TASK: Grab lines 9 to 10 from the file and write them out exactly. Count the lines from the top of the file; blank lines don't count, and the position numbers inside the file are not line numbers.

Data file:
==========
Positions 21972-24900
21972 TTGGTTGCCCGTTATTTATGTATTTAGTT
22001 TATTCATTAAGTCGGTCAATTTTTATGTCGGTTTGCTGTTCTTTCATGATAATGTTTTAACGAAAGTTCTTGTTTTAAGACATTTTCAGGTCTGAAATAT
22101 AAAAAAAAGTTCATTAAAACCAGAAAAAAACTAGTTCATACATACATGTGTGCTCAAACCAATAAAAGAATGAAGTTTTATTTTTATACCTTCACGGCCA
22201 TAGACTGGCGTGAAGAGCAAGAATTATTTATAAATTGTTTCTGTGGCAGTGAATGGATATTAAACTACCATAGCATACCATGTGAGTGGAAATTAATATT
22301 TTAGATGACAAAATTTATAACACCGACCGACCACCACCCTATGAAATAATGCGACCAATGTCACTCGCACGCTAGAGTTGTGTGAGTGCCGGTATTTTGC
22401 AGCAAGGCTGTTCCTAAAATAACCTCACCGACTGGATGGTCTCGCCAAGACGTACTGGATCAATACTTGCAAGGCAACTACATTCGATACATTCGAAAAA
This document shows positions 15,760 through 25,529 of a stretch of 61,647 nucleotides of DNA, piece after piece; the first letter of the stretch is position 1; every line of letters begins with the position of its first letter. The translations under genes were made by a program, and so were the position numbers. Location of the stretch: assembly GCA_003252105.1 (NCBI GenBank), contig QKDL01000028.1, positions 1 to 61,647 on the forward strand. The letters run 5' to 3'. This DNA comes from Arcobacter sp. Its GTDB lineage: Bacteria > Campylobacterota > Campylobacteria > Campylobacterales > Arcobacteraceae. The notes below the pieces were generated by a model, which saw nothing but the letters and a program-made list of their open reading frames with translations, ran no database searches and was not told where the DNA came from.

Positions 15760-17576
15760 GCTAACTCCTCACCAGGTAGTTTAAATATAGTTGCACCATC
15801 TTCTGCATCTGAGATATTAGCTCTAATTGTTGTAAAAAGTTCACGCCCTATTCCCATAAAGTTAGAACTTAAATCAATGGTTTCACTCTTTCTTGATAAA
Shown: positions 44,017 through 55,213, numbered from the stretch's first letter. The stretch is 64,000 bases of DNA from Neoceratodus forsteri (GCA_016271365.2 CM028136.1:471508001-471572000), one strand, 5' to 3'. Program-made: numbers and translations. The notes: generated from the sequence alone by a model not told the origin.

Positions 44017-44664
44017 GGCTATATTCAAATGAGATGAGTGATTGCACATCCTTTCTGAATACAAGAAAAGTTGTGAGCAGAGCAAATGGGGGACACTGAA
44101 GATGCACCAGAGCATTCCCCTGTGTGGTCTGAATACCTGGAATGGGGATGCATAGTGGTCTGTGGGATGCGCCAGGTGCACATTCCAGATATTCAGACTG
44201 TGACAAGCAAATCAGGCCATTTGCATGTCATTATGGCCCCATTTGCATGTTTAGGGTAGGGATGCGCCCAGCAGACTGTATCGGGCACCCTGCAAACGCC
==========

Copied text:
Positions 15760-17576
15760 GCTAACTCCTCACCAGGTAGTTTAAATATAGTTGCACCATC